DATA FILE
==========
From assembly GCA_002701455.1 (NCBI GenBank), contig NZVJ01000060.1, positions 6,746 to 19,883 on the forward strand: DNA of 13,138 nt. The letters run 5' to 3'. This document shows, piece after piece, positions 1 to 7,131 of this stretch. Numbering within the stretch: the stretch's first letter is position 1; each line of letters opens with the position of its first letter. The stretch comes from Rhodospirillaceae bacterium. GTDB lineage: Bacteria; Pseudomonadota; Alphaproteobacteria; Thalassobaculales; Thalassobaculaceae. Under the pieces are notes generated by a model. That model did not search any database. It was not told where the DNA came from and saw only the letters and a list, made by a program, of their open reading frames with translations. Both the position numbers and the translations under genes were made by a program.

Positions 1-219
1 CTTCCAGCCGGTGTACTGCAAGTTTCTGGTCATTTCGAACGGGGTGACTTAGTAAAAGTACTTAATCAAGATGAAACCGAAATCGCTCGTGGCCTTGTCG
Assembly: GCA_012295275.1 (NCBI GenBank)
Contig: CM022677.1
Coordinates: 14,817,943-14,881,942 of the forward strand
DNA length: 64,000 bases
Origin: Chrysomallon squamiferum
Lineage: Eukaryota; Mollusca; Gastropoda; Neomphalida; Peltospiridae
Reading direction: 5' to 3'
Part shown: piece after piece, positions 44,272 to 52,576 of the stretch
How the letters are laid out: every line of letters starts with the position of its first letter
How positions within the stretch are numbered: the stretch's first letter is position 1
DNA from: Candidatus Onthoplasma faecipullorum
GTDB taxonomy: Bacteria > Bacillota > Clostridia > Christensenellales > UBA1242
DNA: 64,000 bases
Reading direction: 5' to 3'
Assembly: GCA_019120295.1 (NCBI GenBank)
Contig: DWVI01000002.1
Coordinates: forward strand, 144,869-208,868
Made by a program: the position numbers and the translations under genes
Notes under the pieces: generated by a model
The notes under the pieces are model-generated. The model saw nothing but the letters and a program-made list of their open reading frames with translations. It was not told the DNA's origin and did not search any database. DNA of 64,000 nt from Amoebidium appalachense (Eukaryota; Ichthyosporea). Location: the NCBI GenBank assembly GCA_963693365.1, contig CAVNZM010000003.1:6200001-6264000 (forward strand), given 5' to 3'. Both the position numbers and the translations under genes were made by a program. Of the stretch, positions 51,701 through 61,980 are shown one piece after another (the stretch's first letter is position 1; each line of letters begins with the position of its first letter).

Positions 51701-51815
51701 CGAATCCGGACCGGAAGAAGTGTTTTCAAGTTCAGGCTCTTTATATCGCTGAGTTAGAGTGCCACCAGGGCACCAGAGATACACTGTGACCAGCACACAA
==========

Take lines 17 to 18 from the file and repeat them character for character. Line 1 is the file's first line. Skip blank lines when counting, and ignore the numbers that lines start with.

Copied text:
Reading direction: 5' to 3'
Assembly: GCA_019120295.1 (NCBI GenBank)